The Cost of Free Speech
From the October 3, 2005 issue: In the universities it's almost as high as the tuition.
Oct 3, 2005, Vol. 11, No. 03 • By HARVEY MANSFIELD
Restoring Free Speech and Liberty on Campus
SENSITIVITY HAS TAKEN OVER OUR society, and nowhere more securely than in our universities.
To see what has happened, consider this small fact. Half a century ago, a liberal Harvard psychologist, Gordon W. Allport, published a book, The Nature of Prejudice, that began the social science study of stereotypes. Though of course hostile to stereotypes, he allowed they might have a kernel of truth. For example, he said, fewer Jews are drunks than Irish.
A remark like that could not be made at a university today except in private to trusted friends. And if you made it, you would be testing your trust. Jews and Irish, to be sure, are not protected groups, but to speak so frankly even about them would betray a very troubling levity in your attitude toward groups that are protected.
Sensitivity is today's version of the soft despotism that Alexis de Tocqueville worried about in democracies, and it would not have surprised him that the worst of it would be found in the halls of the intellect. Only in American universities, some 300 of them, from 1987 to 1992, did the movement for sensitivity go so far as to enact semi-legal speech codes proscribing offensive speech. These codes provoked the ire of a few free speech heroes on the campuses and, more important, prompted them to mobilize opposition to the codes and to attempts by university administrators to enforce them.
One of these heroes, Donald Downs, a professor at the University of Wisconsin, has written an account of his own successful coup there, together with accounts of a comparable victory at Pennsylvania and failures at Berkeley and Columbia. He accompanies his narratives with reflections, which are those of an old-fashioned free speech liberal. At first a supporter of speech codes, Downs changed his mind when he saw them in operation. Readers get a chance to judge the virtues and defects of the free speech position in trying circumstances when many liberals abandoned it for sensitivity.
During most of the 20th century, Downs says, threats to free speech came from the right and from outside the universities. But in the late 1960s they began to come from the left, and from within. At that time, Herbert Marcuse set forth his notion of "repressive tolerance," an attack on the liberal free speech doctrine which claimed that, while pretending to tolerate free speech, liberals actually repressed it. This was because liberals frowned on radicals like Marcuse. Real dissent would have to challenge the whole of liberalism; in fact, the only true dissent is challenging liberalism. Conformist speech defending liberalism is worthless; in fact, so worthless that it can safely be repressed. No, safety demands that it be repressed, and in making a demand, safety is transformed into morality. Morality requires repressing liberalism. Downs calls this "progressive censorship," and says it is just as detrimental to free universities as traditional censorship from the right.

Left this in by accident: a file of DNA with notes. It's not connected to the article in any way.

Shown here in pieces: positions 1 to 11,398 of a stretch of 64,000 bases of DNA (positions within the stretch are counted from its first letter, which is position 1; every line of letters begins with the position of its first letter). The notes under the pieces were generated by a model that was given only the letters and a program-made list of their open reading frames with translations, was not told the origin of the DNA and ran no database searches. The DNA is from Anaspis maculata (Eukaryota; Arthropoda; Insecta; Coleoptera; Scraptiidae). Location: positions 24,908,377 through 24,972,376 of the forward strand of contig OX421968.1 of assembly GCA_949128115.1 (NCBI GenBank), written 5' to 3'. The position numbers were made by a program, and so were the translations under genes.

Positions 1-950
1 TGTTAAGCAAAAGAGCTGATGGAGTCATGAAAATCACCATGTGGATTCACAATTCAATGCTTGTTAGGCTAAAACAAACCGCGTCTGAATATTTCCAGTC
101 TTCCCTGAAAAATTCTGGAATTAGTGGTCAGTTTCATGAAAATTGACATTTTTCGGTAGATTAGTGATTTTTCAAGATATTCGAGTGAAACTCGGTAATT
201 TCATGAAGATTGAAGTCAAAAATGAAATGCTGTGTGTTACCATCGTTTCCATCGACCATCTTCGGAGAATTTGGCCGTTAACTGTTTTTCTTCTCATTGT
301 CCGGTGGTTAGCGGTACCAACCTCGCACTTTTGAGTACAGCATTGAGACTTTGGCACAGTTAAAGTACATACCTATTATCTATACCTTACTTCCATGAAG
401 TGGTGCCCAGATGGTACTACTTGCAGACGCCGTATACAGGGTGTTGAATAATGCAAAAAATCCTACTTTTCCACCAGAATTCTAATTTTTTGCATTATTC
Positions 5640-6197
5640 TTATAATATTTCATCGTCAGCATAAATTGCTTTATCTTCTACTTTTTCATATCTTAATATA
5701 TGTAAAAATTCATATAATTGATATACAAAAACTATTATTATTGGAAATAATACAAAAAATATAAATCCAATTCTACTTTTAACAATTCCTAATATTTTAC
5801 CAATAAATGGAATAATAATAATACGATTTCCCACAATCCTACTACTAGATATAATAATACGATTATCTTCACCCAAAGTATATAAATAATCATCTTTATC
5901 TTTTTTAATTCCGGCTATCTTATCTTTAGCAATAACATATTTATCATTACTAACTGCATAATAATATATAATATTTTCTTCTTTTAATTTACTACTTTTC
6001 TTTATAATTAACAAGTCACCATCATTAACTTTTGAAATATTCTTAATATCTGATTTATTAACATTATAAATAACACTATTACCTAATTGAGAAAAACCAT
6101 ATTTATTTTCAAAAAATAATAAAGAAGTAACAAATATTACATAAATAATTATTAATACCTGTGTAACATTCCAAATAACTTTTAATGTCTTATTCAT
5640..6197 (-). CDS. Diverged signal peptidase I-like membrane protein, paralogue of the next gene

Thus, "repressive tolerance" has quite a punch in two words. By the late 1980s Marcuse's thinking had infused liberals and deflected many of them from liberalism into postmodernism, one feature of which is a soft therapeutic notion of sensitivity. Instead of repressing liberalism, let's make it sensitive. Between the late '60s and the late '80s feminism came on the scene and embraced sensitivity as the peaceable, womanly way to victory over liberalism.
Downs's first case is Columbia, which enacted a "sexual misconduct policy" in 2000 to assuage feminist protest there. Many more rape victims were being treated at Columbia's hospital than rapists convicted in the university judicial system. Columbia's solution was to make things easier for the accuser and harder for the accused. This policy related to conduct, and was not professedly a speech code.
At Berkeley, home of the Free Speech Movement of the late '60s, "progressive social censorship" was applied against opponents of affirmative action (outlawed in California in 1996 by Proposition 209). A series of incidents arising over cartoons in the student newspaper, law school admissions, and protests against visiting speakers created an atmosphere of intimidation, even though it was not formalized in a speech code.
At both universities, intimidation was directed at conservatives. As one Columbia student said, "You can't be conservative. If you are, you automatically get notoriety and infamy." Conservatives were not altogether silenced, but they were made to suffer when they spoke up.